Procurement & Contracting Services

Business & Revenue Contracts

Successor Agreements

In  2002,  the  Governor  of California signed  SB  1467  that  made  significant changes  in  state  contracting  law.  SB  1467,  which  became  effective  on  July  1,  2003,  adds Article  4  to  Chapter  2.5  of  Part  2,  Sections  10515  through  10524,  of  the  Public  Contract Code.  It applies standard California state agency conflict of interest and penalty provisions to procurements by the UC system.  Before the passage of SB 1467, UC was exempt from those provisions.  The  language  of  the  statute  results  in  restrictions  to  the  way  UC  does  business  with consultants,  employees,  former  employees  and  independent  contractors.    It  primarily impacts the following business practices of Business & Revenue Contracts:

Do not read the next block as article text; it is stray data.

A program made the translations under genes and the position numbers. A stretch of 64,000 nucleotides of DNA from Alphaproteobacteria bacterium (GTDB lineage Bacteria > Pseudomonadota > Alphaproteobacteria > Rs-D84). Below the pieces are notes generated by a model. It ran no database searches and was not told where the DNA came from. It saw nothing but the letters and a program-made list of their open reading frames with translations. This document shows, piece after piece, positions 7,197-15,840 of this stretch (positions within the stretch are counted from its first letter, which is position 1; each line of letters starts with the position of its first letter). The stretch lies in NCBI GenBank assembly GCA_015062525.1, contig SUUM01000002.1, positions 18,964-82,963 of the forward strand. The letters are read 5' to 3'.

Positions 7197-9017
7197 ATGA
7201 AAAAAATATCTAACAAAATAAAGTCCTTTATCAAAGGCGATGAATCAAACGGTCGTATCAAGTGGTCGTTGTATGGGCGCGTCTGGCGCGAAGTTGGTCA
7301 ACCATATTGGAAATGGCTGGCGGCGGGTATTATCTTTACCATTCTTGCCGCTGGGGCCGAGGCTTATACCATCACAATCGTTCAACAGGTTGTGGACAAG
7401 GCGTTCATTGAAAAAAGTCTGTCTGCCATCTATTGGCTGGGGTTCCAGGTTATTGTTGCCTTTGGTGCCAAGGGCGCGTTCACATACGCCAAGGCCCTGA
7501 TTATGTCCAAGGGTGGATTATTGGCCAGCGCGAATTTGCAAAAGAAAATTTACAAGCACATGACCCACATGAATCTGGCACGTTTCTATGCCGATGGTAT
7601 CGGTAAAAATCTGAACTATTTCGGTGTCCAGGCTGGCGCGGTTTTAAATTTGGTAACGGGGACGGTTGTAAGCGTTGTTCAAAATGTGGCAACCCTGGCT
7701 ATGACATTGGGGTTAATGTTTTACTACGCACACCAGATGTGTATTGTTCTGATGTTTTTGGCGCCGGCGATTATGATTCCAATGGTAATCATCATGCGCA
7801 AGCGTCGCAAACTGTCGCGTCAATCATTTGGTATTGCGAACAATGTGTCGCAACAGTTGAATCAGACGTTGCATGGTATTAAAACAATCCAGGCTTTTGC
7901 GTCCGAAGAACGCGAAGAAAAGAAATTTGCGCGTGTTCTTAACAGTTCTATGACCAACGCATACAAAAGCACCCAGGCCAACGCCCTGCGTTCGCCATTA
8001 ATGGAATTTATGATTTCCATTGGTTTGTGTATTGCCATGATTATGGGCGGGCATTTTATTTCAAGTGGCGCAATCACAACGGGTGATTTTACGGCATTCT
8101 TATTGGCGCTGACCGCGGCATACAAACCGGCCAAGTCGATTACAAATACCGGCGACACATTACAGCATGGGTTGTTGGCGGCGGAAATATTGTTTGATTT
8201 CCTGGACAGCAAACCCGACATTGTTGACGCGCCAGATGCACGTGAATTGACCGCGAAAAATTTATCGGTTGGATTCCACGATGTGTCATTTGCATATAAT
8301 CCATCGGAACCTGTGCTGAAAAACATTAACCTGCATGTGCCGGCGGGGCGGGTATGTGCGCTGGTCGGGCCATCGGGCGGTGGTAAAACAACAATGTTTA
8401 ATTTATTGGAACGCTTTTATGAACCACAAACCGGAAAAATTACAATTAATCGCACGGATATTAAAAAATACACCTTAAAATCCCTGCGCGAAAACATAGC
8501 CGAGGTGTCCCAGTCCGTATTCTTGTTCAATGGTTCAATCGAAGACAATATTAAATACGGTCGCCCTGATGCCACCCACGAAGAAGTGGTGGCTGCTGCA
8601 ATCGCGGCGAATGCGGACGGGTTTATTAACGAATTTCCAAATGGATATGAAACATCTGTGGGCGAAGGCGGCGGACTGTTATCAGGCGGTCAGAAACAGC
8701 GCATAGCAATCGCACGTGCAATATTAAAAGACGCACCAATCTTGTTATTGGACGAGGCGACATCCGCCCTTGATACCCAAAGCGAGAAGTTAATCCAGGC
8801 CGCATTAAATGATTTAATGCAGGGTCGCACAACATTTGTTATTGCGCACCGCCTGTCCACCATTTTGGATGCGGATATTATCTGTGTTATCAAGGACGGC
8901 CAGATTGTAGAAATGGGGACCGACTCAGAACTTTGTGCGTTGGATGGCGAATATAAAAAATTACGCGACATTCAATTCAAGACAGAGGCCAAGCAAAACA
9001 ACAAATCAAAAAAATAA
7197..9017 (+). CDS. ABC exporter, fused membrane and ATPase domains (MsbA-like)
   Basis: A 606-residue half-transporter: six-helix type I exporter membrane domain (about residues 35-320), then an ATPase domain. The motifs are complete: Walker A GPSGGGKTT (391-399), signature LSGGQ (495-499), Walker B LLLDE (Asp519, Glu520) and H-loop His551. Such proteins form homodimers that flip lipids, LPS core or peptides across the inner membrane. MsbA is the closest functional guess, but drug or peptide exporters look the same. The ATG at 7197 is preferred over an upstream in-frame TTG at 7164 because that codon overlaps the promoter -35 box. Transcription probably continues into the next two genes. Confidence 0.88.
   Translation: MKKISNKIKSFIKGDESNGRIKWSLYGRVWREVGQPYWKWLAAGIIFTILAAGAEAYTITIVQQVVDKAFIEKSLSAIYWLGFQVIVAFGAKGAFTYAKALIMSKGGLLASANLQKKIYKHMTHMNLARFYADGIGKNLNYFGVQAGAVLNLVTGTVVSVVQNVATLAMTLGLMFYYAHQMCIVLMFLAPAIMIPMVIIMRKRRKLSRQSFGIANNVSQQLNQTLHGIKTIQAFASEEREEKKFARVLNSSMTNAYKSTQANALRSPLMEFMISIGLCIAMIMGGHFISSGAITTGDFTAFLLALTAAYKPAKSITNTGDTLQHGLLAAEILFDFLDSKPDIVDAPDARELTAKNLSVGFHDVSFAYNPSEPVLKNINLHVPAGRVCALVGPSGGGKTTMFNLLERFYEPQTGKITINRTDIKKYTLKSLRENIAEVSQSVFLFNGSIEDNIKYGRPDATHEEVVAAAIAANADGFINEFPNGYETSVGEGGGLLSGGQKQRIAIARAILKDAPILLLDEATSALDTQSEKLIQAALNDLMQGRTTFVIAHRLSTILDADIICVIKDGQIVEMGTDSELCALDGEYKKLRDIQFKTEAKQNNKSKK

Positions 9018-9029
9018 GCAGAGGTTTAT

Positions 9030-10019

• Awarding successor contracts or follow- on agreements to entities providing consulting to the University

The statute requires that any person or business entity awarded a consulting services agreement by UC shall not bid on or be awarded a successor contract after July 1, 2003 to provide goods or services required, suggested, or otherwise deemed appropriate in the end product of the original consulting services agreement.  In simple terms, consultants who have performed work for the University cannot participate in subsequent projects relating to the consultant's findings.

If a multi-phase project is contemplated, such as a pilot or prototype to be followed by fullimplementation,  any  agreement  should  cover  all  potential  phases  of  the  project  with appropriate  language  reserving  final  cost  figures  and  the  University's  sole  discretion  to proceed (or not) with full implementation.

Supplemental content

Procurement & Contracting Services Menu